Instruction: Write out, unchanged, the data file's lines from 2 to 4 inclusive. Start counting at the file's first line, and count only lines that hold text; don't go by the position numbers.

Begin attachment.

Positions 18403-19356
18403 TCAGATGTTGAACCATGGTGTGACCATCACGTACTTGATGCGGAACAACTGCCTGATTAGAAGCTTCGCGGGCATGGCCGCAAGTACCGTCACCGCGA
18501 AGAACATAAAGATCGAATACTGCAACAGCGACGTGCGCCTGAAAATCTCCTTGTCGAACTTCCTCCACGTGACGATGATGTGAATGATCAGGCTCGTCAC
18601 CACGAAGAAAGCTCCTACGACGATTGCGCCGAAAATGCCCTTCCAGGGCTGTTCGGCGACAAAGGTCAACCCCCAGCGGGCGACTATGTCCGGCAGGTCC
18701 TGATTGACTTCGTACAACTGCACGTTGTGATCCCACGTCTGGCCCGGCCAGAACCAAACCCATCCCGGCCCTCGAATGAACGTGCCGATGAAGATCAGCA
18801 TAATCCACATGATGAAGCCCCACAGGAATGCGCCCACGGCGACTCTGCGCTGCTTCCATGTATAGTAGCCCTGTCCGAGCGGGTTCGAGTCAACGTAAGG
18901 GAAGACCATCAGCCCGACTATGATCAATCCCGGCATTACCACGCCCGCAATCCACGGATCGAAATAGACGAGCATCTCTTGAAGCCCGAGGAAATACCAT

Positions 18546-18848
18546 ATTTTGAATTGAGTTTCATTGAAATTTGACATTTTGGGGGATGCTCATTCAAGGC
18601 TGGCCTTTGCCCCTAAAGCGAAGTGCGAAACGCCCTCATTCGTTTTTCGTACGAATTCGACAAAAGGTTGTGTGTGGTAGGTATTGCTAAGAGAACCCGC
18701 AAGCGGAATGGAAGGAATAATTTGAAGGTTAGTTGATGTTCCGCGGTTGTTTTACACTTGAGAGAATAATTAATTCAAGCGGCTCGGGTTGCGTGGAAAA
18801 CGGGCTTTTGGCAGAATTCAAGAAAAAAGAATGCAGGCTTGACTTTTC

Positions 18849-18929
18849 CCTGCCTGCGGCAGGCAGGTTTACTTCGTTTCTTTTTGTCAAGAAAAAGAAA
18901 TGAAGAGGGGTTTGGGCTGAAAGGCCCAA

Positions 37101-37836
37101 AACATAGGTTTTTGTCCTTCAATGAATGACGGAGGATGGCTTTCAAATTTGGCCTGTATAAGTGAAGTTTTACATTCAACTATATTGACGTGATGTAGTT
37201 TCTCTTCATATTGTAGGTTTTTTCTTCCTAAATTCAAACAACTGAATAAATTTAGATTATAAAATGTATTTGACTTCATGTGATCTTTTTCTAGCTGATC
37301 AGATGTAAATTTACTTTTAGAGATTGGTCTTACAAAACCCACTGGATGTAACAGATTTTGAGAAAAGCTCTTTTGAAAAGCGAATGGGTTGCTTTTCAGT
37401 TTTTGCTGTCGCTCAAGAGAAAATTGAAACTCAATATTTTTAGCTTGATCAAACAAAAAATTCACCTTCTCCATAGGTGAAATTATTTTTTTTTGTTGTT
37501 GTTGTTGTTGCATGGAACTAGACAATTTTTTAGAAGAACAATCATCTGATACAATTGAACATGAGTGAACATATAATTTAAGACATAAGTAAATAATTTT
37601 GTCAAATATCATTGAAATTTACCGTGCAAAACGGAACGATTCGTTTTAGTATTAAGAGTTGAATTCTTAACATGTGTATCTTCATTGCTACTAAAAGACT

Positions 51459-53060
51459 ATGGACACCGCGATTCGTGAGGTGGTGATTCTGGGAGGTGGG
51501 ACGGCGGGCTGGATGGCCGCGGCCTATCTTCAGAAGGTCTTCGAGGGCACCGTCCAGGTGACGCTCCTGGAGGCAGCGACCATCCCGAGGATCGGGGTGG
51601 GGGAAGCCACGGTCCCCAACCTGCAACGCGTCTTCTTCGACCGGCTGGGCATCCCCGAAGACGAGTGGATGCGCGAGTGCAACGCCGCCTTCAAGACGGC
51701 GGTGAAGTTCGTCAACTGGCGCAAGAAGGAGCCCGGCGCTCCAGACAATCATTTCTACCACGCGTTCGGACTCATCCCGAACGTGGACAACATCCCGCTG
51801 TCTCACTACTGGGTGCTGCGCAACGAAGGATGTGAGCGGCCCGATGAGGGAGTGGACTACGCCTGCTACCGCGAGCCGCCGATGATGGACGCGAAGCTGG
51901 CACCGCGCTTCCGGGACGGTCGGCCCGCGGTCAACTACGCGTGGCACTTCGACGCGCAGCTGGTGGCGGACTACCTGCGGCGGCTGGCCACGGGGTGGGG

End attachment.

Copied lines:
18403 TCAGATGTTGAACCATGGTGTGACCATCACGTACTTGATGCGGAACAACTGCCTGATTAGAAGCTTCGCGGGCATGGCCGCAAGTACCGTCACCGCGA
18501 AGAACATAAAGATCGAATACTGCAACAGCGACGTGCGCCTGAAAATCTCCTTGTCGAACTTCCTCCACGTGACGATGATGTGAATGATCAGGCTCGTCAC
18601 CACGAAGAAAGCTCCTACGACGATTGCGCCGAAAATGCCCTTCCAGGGCTGTTCGGCGACAAAGGTCAACCCCCAGCGGGCGACTATGTCCGGCAGGTCC